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Little Women and Werewolves

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A literary landmark—the original, suppressed draft of the classic novel! Little Women is a timeless classic. But Louisa May Alcott’s first draft—before her editor sunk his teeth into it—was even better. Now the original text has at last been exhumed. In this uncensored version, the March girls learn some biting lessons, transforming from wild girls into little women—just as A literary landmark—the original, suppressed draft of the classic novel! Little Women is a timeless classic. But Louisa May Alcott’s first draft—before her editor sunk his teeth into it—was even better. Now the original text has at last been exhumed. In this uncensored version, the March girls learn some biting lessons, transforming from wild girls into little women—just as their friends and neighbors transform into vicious, bloodthirsty werewolves! Here are tomboy Jo, quiet Beth, ladylike Amy, and good-hearted Meg, plus lovable neighbor Laurie Laurence, now doomed to prowl the night on all fours, maiming and devouring the locals. As the Civil War rages, the girls learn the value of being kind, the merits of patience and grace, and the benefits of knowing a werewolf who can disembowel your teacher. By turns heartwarming and blood-curdling, this rejuvenated classic will be cherished and treasured by those who love a lesson in virtue almost as much as they enjoy a good old-fashioned dismemberment. Includes the original letter from Alcott’s editor, telling her not to even think about it!


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A literary landmark—the original, suppressed draft of the classic novel! Little Women is a timeless classic. But Louisa May Alcott’s first draft—before her editor sunk his teeth into it—was even better. Now the original text has at last been exhumed. In this uncensored version, the March girls learn some biting lessons, transforming from wild girls into little women—just as A literary landmark—the original, suppressed draft of the classic novel! Little Women is a timeless classic. But Louisa May Alcott’s first draft—before her editor sunk his teeth into it—was even better. Now the original text has at last been exhumed. In this uncensored version, the March girls learn some biting lessons, transforming from wild girls into little women—just as their friends and neighbors transform into vicious, bloodthirsty werewolves! Here are tomboy Jo, quiet Beth, ladylike Amy, and good-hearted Meg, plus lovable neighbor Laurie Laurence, now doomed to prowl the night on all fours, maiming and devouring the locals. As the Civil War rages, the girls learn the value of being kind, the merits of patience and grace, and the benefits of knowing a werewolf who can disembowel your teacher. By turns heartwarming and blood-curdling, this rejuvenated classic will be cherished and treasured by those who love a lesson in virtue almost as much as they enjoy a good old-fashioned dismemberment. Includes the original letter from Alcott’s editor, telling her not to even think about it!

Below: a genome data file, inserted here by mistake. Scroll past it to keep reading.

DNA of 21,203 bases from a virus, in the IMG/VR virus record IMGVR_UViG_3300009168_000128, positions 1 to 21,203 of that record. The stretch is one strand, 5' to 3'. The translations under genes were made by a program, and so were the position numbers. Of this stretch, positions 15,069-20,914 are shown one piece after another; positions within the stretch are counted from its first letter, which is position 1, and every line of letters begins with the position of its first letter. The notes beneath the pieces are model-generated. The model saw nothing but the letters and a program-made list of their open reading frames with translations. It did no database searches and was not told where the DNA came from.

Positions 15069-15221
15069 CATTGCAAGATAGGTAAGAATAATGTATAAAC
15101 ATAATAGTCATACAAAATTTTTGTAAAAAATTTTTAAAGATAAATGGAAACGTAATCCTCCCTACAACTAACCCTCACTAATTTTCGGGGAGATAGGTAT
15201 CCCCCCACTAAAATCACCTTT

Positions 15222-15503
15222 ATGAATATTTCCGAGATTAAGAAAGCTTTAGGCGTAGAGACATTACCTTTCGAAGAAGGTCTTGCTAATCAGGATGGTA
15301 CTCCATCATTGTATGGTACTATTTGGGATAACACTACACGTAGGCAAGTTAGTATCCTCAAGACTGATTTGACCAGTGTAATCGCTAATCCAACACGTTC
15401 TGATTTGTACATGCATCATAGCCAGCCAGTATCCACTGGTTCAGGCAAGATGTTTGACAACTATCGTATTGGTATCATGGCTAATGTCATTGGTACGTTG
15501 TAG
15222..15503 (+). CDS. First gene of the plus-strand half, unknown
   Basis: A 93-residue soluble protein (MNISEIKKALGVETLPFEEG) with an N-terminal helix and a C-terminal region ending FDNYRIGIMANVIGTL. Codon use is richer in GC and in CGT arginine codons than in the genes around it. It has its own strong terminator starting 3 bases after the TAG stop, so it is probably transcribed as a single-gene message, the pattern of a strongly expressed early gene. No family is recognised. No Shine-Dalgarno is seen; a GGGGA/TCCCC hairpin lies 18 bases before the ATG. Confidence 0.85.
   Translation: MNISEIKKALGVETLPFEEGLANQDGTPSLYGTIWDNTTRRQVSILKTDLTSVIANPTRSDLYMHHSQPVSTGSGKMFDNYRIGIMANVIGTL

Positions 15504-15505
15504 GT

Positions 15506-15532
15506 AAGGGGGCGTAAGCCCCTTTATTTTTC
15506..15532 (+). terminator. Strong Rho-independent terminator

30 review for Little Women and Werewolves

  1. 5 out of 5

    Tasha Turner

    Author did a fantastic job of staying true to the original and adding werewolves made for a fun read. One of the best classics rewritten with paranormal aspects I've come across Author did a fantastic job of staying true to the original and adding werewolves made for a fun read. One of the best classics rewritten with paranormal aspects I've come across

  2. 4 out of 5

    Michele Lee

    Reviewed for MonsterLibrarian.com Yet another literary mashup, Little Women and Werewolves is the classic tale of Jo, Beth, Meg and Amy, four girls trying to grow up, once rich, now poor, their father gone off to the Civil War and with werewolves running around. Unlike with other mash ups there is no tongue-in-cheek take on the original, just a tmesis of the traditional tale with the occasional line, or scene, about werewolves crammed in. If someone spliced frames from a slasher flick into a hig Reviewed for MonsterLibrarian.com Yet another literary mashup, Little Women and Werewolves is the classic tale of Jo, Beth, Meg and Amy, four girls trying to grow up, once rich, now poor, their father gone off to the Civil War and with werewolves running around. Unlike with other mash ups there is no tongue-in-cheek take on the original, just a tmesis of the traditional tale with the occasional line, or scene, about werewolves crammed in. If someone spliced frames from a slasher flick into a high brow romance then peppered in some morals, you'd get the same effect. Grand mimics Alcott's style very well, even rounding the edges a bit. Readers who loved the original will likely enjoy this tale (particularly because Alcott also wrote gothic style novels, thus the set up of this being the "original" version of Little Women that was rewritten into what we know today is fitting). While it has a certain charm it also doesn't appeal to the same audiences as most paranormals and horror books because of an overdose of generally repressive morals and a lack of plot. The book encompasses about six years in the girls' lives, and a lot happens, and is often lovely written but it seems as if just when the good stuff is about to get going the narrative shies away for another lesson about being “a good little woman”. Overall, despite promising prose, I found myself disappointed. Those acquiring for public collections should be assured that there are better mash ups out there, however if the library's patrons seem to have a taste for Little Women or the “new classics” no doubt they'll love this. Contains: violence and some gore

  3. 4 out of 5

    Kim Galla